We’ve already discussed the benefits of setting goals and working toward them. Today we’re taking a look at the nuts and bolts of actually setting goals. Getting off to a good start in making goals will make it easier to achieve them. Let’s get started!
There’s a popular acronym for creating great goals. There are many versions, but SMART usually stands for Specific, Measurable, Achievable, Realistic, and Time-based.
A specific goal is one that is well-defined and easily made clear. Instead of saying, “I will learn to play the guitar,” you could say, “I will learn to play ‘Sweet Caroline’ on the guitar.” This way you have a result in sight, rather than a vague expectation.
A measurable goal can be accomplished in a way you can prove. Saying “I will lose weight” is a fantastic idea, but it lacks a measurable component. If you say, “I will lose 5 pounds,” then you’ll know exactly when you’ve achieved your goal.
An achievable goal is a goal that you have or can attain the means to accomplish. We’d all love to purchase a mansion, but the funds might not be attainable at this time. Instead, a goal would be to make specific improvements to your current accommodations.
A realistic goal is one that you can hope to achieve in real life. This doesn’t mean to dream small—there are many dreams that can come true with enough hard work. To set a realistic goal is to work toward success within your current means or situation. Instead of wishing to go to the moon, start saving for a landmark vacation. Rather than wishing to be in the NFL, decide that you will get in shape to compete in a marathon or half marathon.
A time-based goal is essential for turning your goals into triumphs. Many people make goals without any set plan on when to make them a reality. It’s too easy for life to get in the way. You could say, “I’d love to pay off my credit card,” but it lacks intention compared to “I will pay off my credit card by the end of August.” It’s very easy to say, “I’ll fix that leaky faucet.” A SMART goal is to say, “I’ll fix that leaky faucet on Tuesday at seven o’clock.”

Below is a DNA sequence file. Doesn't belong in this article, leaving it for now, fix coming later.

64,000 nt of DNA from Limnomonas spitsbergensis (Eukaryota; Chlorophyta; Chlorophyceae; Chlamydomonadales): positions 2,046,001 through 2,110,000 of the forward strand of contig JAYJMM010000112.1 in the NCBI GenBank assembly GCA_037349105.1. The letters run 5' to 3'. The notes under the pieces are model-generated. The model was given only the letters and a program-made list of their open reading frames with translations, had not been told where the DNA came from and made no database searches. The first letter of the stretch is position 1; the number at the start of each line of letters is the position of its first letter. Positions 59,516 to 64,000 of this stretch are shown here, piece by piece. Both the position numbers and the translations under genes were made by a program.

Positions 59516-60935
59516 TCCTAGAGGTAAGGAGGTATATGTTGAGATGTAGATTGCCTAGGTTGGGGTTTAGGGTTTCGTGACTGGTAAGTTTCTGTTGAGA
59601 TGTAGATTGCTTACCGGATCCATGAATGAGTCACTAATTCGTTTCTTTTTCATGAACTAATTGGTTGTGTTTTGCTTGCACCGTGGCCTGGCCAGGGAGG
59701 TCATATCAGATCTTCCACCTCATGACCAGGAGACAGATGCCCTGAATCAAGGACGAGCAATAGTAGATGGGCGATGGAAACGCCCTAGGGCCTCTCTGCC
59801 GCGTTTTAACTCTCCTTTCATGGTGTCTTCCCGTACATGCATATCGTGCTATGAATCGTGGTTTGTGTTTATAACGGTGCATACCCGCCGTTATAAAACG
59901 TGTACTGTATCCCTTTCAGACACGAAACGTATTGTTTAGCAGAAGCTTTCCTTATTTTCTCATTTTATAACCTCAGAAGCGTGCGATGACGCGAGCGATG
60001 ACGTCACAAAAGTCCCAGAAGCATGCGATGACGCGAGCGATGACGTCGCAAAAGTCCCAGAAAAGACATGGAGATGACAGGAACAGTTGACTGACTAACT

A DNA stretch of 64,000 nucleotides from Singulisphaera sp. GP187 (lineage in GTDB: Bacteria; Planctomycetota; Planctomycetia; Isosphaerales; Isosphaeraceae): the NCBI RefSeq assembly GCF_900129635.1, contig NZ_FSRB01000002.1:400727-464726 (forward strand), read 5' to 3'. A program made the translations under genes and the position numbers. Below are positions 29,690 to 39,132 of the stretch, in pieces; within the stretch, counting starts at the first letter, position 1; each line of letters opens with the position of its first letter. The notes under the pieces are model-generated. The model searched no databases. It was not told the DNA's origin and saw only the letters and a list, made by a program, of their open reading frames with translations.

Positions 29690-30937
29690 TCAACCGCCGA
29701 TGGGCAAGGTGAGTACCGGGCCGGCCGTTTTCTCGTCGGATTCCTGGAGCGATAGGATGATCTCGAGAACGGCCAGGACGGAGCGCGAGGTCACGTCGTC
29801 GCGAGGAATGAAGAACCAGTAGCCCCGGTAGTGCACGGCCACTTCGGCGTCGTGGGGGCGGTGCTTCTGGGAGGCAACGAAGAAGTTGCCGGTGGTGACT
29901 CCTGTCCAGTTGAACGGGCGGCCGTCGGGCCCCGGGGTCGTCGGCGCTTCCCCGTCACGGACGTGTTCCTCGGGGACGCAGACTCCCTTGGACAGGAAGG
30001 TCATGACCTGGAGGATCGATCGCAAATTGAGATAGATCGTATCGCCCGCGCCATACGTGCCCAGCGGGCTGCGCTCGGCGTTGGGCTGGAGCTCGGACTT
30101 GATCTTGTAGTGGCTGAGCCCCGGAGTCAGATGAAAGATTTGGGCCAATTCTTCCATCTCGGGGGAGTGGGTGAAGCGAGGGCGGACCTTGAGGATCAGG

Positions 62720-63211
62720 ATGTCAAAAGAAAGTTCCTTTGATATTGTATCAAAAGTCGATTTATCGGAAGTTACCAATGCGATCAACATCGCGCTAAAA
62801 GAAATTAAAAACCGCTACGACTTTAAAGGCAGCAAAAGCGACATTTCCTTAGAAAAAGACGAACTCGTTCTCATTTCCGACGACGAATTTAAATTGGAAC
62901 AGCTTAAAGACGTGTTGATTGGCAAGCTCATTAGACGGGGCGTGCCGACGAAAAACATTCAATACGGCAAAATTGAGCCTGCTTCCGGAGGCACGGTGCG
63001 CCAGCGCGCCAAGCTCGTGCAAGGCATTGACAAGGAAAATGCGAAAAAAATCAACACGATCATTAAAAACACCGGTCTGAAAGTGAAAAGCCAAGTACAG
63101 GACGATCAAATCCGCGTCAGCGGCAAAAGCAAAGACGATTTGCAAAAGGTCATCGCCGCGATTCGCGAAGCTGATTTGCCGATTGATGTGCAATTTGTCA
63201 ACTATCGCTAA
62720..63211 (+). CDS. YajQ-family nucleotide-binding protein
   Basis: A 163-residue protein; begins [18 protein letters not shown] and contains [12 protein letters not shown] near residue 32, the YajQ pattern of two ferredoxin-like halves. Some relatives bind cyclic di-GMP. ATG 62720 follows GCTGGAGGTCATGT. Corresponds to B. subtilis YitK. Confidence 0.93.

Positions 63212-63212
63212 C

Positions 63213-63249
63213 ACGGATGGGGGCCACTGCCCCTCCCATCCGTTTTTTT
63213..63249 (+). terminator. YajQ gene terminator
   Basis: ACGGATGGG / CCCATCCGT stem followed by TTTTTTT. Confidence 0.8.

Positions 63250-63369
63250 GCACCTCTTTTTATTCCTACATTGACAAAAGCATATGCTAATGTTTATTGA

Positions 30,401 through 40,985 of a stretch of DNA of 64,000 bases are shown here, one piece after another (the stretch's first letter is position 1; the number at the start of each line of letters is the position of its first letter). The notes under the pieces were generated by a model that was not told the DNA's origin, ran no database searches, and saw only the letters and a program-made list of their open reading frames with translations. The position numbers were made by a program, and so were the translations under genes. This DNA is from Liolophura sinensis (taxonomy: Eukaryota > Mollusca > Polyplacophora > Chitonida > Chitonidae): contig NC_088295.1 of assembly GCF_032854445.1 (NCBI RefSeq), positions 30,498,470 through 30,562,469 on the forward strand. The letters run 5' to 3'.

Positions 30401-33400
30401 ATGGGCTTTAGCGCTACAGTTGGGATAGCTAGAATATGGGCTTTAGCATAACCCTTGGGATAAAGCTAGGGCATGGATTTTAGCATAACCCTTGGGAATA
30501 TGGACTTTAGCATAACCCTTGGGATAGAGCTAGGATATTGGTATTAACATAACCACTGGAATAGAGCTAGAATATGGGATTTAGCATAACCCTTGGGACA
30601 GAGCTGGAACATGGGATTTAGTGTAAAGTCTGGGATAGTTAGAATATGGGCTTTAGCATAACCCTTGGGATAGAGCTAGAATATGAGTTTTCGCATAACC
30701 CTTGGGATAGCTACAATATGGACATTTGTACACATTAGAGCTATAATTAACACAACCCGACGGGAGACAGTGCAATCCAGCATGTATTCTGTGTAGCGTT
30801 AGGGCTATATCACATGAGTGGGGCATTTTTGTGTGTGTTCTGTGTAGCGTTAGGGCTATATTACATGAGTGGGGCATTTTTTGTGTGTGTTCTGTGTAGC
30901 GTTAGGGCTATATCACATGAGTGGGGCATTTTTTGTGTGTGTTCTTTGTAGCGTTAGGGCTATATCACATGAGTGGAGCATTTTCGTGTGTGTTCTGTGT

Short-Term and Long-Term Goals
Another key aspect of making goals is knowing the difference between short-term and long-term goals. Both are crucial, and the SMART philosophy can be used for both. The difference lies only in the scope of the goal and how soon it can be accomplished. A short-term goal is something that could be accomplished right now, today, or very soon. A long-term goal is usually much larger and may take some time, perhaps even years, to accomplish. We often hear people speak about long-term plans in the form of a Five-Year Plan.
Long-term goals are more complex. The beauty of creating SMART goals is that you can break up a large goal into smaller, achievable actions. One specific example would be paying off the mortgage on a home within five years. Knowing where to start, can be overwhelming until you take a look at what can be done right now. The first step would be to set aside more money every month. Another might be to look at ways to raise extra funds, such as a family member taking on a part-time job. You’ll be amazed at the mountains you can conquer by checking off the tiny SMART goals!
We hope that you have found encouragement and useful information in this look at setting goals. In the days and years to come, you’re sure to achieve goals you can be proud of. Just remember to be SMART when you set your aim. We wish you the best of luck in your endeavors!